The BBC recently suffered a predictable consequence of relying on citizen journalism: It published a photograph circulated on Twitter by a Syrian anti-government activist that purportedly shows dead civilians after a government massacre last month in Houla, Syria. The image turns out to have been misappropriated and mislabeled for the purposes of propaganda.

The photo was actually a 2003 photograph from Iraq by Getty images contract photographer Marco di Lauro, John Harrington reported May 27 on his Photo Business News & Forum blog.  The image shows dozens of bodies dug up from a mass grave. They were victims of a brutal crackdown by former dictator Saddam Hussein against a Shi’ite uprising after the 1991 Gulf War.

A Syrian activist reportedly circulated the image on Twitter as evidence of a Syrian crackdown against its citizens, in order to stoke the international outrage against Al Assad’s government. The BBC saw it,  “obtained some information pointing to its veracity,” and published the image with a disclaimer saying it could not be independently verified, according to the mea culpa that BBC published on May 29.

“It was a mistake,” the BBC said, “and we apologise for it.” The image was displayed for approximately 90 minutes before it was taken down, the BBC says.

Harrington argues that the mistake was a predictable consequence of the rush by the BBC and other news organizations to embrace citizen journalism, while mouthing all the right words about upholding standards for accuracy, fairness and objectivity.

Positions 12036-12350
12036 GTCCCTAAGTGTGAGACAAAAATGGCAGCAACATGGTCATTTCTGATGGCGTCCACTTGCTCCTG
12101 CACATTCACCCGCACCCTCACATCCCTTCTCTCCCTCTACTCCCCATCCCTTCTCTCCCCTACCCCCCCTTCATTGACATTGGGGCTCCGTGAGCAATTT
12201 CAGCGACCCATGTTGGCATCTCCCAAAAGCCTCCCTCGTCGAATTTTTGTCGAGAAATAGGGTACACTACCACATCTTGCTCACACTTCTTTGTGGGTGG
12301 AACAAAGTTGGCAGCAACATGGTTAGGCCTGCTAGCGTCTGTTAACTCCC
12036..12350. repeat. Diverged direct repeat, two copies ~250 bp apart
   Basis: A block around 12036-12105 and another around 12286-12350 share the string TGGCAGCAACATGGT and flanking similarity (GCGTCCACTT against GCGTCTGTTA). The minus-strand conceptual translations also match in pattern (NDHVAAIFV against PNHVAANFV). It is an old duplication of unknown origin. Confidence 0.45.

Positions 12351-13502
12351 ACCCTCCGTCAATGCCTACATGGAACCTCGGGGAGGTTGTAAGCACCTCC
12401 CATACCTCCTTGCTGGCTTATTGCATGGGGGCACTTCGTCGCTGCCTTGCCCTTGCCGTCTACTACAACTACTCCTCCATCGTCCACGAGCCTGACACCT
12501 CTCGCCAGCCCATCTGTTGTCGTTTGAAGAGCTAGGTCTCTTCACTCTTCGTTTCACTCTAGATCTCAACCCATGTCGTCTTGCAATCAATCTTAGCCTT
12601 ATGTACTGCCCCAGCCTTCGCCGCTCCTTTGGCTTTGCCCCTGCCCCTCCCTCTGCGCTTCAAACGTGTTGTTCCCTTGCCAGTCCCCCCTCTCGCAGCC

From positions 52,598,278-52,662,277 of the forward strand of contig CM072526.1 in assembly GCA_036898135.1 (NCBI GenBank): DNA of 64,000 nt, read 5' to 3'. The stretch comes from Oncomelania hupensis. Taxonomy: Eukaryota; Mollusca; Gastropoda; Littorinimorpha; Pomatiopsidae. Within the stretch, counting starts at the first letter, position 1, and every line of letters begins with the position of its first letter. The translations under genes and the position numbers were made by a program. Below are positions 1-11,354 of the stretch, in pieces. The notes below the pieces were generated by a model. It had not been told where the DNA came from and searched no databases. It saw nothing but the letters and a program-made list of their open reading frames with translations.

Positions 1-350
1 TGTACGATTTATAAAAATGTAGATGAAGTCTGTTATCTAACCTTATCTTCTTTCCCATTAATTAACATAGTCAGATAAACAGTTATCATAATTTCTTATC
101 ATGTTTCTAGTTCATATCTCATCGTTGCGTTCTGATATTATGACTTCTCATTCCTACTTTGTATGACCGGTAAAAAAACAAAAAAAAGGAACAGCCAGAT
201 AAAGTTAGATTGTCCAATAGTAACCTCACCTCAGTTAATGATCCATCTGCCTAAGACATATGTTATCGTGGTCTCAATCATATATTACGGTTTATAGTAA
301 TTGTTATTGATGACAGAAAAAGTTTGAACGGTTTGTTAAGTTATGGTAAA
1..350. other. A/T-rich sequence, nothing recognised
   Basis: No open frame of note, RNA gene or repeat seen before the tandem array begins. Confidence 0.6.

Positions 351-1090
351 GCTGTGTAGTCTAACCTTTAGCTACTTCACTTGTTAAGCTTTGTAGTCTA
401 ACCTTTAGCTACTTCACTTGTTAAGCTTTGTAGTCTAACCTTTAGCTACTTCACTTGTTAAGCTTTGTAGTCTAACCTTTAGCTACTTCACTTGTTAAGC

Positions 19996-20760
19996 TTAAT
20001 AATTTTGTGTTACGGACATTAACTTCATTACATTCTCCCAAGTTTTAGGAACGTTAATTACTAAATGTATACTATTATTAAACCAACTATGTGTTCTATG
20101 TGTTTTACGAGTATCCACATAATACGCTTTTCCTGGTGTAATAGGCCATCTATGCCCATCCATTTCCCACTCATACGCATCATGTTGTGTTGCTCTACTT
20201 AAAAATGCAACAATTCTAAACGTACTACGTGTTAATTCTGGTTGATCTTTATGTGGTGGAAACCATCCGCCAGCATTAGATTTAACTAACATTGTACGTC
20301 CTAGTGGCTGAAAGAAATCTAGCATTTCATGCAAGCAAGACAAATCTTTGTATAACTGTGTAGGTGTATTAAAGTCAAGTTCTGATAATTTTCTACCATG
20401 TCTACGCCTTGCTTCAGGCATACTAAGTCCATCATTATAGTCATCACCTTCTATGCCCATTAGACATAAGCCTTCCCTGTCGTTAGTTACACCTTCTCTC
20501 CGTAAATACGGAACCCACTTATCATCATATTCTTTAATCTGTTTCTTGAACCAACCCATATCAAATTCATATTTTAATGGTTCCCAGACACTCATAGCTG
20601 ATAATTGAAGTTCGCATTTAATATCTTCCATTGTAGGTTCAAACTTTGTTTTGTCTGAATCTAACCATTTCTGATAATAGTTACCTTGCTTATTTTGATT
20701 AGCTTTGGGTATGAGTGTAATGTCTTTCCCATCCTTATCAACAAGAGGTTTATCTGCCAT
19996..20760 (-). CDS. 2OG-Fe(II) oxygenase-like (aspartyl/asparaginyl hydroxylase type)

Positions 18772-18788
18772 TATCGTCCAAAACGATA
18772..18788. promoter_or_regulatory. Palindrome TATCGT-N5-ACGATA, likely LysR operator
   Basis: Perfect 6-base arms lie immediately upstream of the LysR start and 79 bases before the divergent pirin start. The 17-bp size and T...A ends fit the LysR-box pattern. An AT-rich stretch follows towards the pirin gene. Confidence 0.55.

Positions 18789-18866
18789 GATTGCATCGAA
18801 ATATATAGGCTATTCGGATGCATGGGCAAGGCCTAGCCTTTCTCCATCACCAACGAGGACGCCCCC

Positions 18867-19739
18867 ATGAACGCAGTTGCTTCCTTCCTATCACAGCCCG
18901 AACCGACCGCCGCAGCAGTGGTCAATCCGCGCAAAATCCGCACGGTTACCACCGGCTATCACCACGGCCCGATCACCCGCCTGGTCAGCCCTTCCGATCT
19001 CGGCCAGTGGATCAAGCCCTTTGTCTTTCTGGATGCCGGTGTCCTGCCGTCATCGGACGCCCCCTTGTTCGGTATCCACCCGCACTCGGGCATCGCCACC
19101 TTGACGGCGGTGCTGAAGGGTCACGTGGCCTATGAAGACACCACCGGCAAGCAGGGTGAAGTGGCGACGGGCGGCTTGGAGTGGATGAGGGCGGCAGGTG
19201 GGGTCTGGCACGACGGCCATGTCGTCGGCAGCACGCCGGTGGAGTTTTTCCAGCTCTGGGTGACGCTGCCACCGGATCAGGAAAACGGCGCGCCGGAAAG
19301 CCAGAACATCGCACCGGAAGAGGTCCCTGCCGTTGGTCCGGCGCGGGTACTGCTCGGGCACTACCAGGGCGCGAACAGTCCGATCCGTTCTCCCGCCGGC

One would think that a few glaring errors like this might make reputable news organizations realize that there are no shortcuts to gathering and vetting news–and also make them twice shy about crowd-sourcing news in order to save money.

But for now the BBC seems undeterred. “Fortunately, such mistakes are very rare,” the BBC assures its readers. “BBC News has a strong track record of using content from non-traditional sources, and of stopping numerous examples of incorrect material making it to air or online – but it does underline the need to handle such material with great care.”


COMMENTS

MORE POSTS

Charges Dropped for Four Journalists Arrested at Inauguration

Posted by on Wednesday February 1, 2017 | Photojournalism

Federal prosecutors have dropped felony charges against four of the six journalists arrested during Donald Trump’s inauguration on January 20, the AP has reported. Charges agains Matthew Hopard, John Keller and Alexander Rubenstein were dropped on January 30. Charges against Evan Engel were dropped on January 27. Charges are still pending against Shay Horse and... More

Trump’s Order Barring Muslims Hits World Press, ICP

Posted by on Sunday January 29, 2017 | Photojournalism

World Press Photo has announced a last-minute decision to replace juror Eman Mohammed, a U.S. resident (and 2010 PDN’s 30) who fears she’ll be barred from re-entering the U.S. if she travels to Amsterdam this week to help judge the competition. Separately, a Syrian photographer scheduled to speak at International Center of Photography on March... More

Police Intimidation Watch: Six Journalists Charged with Felonies on Inauguration Day

Posted by on Wednesday January 25, 2017 | Copyright/Legal, Photojournalism

Six journalists, including a freelance photographer and a documentary producer, are facing felony rioting charges following their arrests while covering protests during the presidential inauguration, The Guardian has reported. If convicted, the journalists face up to ten years in jail and fines of up to $25,000. Journalists arrested at the January 20 protests in Washington,... More